Do Citizens Know Whether Their State Has Decriminalized Marijuana?

Assessing the Perceptual Component of Deterrence Theory

Published In: Review of Law and Economics, v. 5, no. 1, Article 15, June 17, 2009, p. 347-371

Posted on RAND.org on December 31, 2008

by Robert J. MacCoun, Rosalie Liccardo Pacula, Jamie F. Chriqui, Katherine M. Harris, Peter H. Reuter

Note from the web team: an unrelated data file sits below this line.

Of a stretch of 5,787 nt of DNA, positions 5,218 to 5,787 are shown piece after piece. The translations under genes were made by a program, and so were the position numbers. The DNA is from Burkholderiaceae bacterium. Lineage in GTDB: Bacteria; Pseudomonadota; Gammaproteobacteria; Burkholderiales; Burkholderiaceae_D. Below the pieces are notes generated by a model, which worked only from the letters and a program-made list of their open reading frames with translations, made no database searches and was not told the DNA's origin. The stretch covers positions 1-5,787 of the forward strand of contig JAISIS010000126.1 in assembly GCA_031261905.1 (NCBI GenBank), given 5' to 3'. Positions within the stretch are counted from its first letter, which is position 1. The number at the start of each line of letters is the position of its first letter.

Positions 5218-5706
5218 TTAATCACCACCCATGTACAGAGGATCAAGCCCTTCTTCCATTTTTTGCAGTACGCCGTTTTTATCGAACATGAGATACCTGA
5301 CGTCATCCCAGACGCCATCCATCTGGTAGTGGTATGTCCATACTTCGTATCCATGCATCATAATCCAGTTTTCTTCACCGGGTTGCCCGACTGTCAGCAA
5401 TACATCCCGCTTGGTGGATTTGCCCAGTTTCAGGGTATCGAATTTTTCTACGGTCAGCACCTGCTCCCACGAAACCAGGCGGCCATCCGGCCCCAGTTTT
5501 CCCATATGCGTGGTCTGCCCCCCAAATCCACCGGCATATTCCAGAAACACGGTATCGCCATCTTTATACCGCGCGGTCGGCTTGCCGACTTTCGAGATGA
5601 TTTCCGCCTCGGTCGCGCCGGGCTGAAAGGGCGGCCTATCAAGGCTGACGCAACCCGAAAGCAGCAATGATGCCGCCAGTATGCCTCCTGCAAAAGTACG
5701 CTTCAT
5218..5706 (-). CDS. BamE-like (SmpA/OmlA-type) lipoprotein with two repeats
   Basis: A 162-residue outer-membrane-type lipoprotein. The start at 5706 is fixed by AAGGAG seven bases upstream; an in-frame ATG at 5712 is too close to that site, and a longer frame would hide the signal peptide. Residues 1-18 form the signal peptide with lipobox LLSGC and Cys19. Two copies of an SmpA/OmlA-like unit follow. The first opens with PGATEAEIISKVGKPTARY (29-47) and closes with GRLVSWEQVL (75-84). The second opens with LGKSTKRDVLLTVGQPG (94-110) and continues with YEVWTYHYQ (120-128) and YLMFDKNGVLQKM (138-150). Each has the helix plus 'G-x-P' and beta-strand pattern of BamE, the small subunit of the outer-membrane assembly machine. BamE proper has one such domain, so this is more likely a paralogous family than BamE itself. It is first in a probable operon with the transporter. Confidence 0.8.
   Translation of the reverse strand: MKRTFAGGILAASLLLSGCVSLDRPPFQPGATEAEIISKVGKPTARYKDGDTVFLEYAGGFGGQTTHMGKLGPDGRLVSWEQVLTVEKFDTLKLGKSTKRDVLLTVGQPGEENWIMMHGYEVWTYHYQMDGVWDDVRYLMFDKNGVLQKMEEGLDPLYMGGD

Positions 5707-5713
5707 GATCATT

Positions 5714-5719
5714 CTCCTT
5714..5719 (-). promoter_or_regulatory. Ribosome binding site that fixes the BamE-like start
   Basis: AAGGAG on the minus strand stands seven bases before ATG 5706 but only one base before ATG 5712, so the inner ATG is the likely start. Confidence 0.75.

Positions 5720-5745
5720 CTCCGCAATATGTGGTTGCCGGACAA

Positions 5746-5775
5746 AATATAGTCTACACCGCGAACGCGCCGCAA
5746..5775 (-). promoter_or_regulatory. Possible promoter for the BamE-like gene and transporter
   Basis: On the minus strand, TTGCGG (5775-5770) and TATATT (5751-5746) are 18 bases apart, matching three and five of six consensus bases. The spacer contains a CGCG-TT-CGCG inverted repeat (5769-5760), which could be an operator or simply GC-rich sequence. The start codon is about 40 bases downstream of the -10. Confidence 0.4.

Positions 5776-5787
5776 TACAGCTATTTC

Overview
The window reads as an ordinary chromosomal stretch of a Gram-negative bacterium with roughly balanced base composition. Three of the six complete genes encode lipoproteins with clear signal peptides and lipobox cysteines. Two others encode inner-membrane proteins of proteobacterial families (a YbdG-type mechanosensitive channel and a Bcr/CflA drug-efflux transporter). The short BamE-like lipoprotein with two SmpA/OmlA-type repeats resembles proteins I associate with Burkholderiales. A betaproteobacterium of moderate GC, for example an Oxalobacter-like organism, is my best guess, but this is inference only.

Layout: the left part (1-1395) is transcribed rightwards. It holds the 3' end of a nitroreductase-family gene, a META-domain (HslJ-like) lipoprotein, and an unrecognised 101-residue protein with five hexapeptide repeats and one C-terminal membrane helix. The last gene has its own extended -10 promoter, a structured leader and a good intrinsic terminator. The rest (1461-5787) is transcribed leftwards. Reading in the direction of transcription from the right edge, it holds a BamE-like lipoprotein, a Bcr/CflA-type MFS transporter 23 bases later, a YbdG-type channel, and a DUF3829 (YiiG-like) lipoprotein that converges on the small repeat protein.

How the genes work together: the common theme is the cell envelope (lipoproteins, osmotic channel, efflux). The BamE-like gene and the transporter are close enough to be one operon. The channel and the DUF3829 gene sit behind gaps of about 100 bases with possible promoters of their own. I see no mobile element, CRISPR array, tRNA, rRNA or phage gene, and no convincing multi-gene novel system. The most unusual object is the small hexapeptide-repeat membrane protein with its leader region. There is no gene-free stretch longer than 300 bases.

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Deterrence theory proposes that legal compliance is influenced by the anticipated risk of legal sanctions. This implies that changes in law will produce corresponding changes in behavior, but the marijuana decriminalization literature finds only fragmentary support for this prediction. But few studies have directly assessed the accuracy of citizens' perceptions of legal sanctions. The heterogeneity in state statutory penalties for marijuana possession across the United States provides an opportunity to examine this issue. Using national survey data, we find that the percentages who believe they could be jailed for marijuana possession are quite similar in both states that have removed those penalties and those that have not. Our results help to clarify why statistical studies have found inconsistent support for an effect of decriminalization on marijuana possession.

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